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Maintenance Priority Index of Overhead Transmission Lines for Reliability Centered Approach
Maintenance Priority Index of Overhead Transmission Lines for Reliability Centered Approach
Journal of Electrical Engineering and Technology. 2014. Jul, 9(4): 1248-1257
Copyright © 2014, The Korean Institute of Electrical Engineers
  • Received : March 29, 2013
  • Accepted : March 15, 2014
  • Published : July 01, 2014
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About the Authors
Jae-Haeng Heo
Wind energy Grid-Adaptive Technology (WeGAT) Research Centre, Chonbuk National University, Chonju, Korea. (jhheo78@gmail.com,handyjack@snu.ac.kr)
Mun-Kyeom Kim
Dept. of Electrical Engineering, Chung-Ang University, Seoul, Korea. (mkim@cau.ac.kr)
Dam Kim
Dept. of Electrical and Computer Engineering, Seoul National University, Seoul, Korea. (kimdam@snu.ac.kr)
Jae-Kun Lyu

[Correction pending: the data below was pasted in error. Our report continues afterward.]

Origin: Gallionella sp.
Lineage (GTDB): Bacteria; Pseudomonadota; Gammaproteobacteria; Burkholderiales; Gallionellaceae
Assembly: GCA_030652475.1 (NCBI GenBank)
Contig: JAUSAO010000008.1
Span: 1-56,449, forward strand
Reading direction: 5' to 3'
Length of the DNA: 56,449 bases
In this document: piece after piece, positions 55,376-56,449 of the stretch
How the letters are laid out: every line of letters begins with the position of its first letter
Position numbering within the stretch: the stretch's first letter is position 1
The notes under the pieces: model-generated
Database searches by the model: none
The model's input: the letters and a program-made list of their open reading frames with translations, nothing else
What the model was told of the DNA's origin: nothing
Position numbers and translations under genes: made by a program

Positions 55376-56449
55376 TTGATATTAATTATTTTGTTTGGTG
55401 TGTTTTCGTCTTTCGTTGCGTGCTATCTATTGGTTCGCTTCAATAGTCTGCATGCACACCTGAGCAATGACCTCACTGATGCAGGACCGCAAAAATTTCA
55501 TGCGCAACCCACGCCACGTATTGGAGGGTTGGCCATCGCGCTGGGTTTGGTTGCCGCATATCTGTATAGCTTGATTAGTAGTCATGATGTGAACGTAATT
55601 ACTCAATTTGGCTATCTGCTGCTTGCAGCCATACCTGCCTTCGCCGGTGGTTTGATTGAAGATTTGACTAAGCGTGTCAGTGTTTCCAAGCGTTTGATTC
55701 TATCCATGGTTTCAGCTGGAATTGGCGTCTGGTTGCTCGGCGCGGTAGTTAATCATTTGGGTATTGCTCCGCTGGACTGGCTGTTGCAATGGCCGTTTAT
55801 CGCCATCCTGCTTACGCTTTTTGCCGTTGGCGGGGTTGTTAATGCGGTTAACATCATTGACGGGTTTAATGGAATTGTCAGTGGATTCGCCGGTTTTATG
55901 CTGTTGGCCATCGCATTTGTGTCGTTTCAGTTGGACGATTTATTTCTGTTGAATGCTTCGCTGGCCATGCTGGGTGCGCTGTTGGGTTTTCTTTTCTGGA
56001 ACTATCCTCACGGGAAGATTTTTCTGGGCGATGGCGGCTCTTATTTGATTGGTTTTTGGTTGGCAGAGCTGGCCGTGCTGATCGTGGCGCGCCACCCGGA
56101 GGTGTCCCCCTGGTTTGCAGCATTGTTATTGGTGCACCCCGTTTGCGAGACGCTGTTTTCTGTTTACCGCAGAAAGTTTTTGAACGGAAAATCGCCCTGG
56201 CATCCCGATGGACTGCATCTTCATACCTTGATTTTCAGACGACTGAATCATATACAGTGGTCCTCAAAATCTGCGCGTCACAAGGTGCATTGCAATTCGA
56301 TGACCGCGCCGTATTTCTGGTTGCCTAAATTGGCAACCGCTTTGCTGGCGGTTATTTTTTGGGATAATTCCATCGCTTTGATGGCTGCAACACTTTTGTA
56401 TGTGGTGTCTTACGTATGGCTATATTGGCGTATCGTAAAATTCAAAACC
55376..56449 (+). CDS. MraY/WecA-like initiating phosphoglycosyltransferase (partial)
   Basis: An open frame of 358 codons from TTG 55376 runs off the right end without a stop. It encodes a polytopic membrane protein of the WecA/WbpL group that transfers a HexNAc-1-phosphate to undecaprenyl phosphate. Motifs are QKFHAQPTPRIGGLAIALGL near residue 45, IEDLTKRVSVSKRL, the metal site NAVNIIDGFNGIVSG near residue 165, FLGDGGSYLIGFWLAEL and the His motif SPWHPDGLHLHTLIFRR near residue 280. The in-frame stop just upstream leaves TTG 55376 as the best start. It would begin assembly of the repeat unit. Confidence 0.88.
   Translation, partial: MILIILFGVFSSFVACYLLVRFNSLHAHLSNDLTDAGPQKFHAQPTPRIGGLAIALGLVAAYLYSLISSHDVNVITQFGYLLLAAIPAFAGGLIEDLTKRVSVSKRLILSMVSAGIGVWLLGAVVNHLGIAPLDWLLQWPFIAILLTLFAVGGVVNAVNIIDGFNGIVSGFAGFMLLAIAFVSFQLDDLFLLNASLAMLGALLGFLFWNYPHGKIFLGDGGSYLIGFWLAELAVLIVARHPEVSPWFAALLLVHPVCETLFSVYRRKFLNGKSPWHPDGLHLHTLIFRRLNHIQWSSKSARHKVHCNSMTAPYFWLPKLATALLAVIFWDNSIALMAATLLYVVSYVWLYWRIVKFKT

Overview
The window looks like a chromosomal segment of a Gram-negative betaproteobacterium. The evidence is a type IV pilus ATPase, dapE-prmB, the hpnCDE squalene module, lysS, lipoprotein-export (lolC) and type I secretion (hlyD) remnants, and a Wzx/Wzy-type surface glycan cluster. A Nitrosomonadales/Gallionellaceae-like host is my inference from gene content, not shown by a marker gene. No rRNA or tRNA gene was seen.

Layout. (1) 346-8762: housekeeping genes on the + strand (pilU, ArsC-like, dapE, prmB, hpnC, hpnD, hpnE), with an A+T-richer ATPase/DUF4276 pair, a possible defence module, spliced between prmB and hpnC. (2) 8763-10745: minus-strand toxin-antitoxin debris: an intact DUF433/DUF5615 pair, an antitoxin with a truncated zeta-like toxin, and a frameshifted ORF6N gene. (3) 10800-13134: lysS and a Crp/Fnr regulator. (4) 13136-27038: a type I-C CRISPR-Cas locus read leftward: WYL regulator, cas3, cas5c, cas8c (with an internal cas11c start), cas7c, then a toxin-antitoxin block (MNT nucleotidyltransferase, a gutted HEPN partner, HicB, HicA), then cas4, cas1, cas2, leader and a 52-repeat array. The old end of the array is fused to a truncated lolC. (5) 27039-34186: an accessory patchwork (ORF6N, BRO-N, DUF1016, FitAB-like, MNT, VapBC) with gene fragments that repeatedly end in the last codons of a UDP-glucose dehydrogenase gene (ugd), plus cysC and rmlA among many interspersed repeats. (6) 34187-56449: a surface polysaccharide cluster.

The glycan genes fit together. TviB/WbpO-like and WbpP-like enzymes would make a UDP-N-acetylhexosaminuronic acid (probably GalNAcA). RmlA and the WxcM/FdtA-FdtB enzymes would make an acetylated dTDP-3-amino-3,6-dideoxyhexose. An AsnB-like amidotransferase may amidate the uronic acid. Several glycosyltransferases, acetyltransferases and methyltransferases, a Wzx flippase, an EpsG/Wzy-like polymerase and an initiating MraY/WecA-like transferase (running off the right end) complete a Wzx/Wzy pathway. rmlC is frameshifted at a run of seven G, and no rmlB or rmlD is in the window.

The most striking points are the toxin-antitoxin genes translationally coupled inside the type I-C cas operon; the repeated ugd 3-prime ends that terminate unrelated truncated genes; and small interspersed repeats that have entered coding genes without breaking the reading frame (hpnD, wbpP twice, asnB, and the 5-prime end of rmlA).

Wind energy Grid-Adaptive Technology (WeGAT) Research Centre, Chonbuk National University, Chonju, Korea. (jhheo78@gmail.com,handyjack@snu.ac.kr)
Yong-Cheol Kang
Dept. of Electrical Engineering and WeGAT Research Centre, and Smart Grid Research Centre, Chonbuk National University, Chonju, Korea. (yckang@jbnu.ac.kr)
Jong-Keun Park
Dept. of Electrical and Computer Engineering, Seoul National University, Seoul, Korea. (parkjk@snu.ac.kr)

Abstract
Overhead transmission lines are crucial components in power transmission systems. Well-designed maintenance strategy for overhead lines is required for power utilities to minimize operating costs, while improving the reliability of the power system. This paper presents a maintenance priority index (MPI) of overhead lines for a reliability centered approach. Proposed maintenance strategy is composed of a state index and importance indices, taking into account a transmission condition and importance in system reliability, respectively. The state index is used to determine the condition of overhead lines. On the other hand, the proposed importance indices indicate their criticality analysis in transmission system, by using a load effect index (LEI) and failure effect index (FEI). The proposed maintenance method using the MPI has been tested on an IEEE 9-bus system, and a numerical result demonstrates that our strategy is more cost effective than traditional maintenance strategies.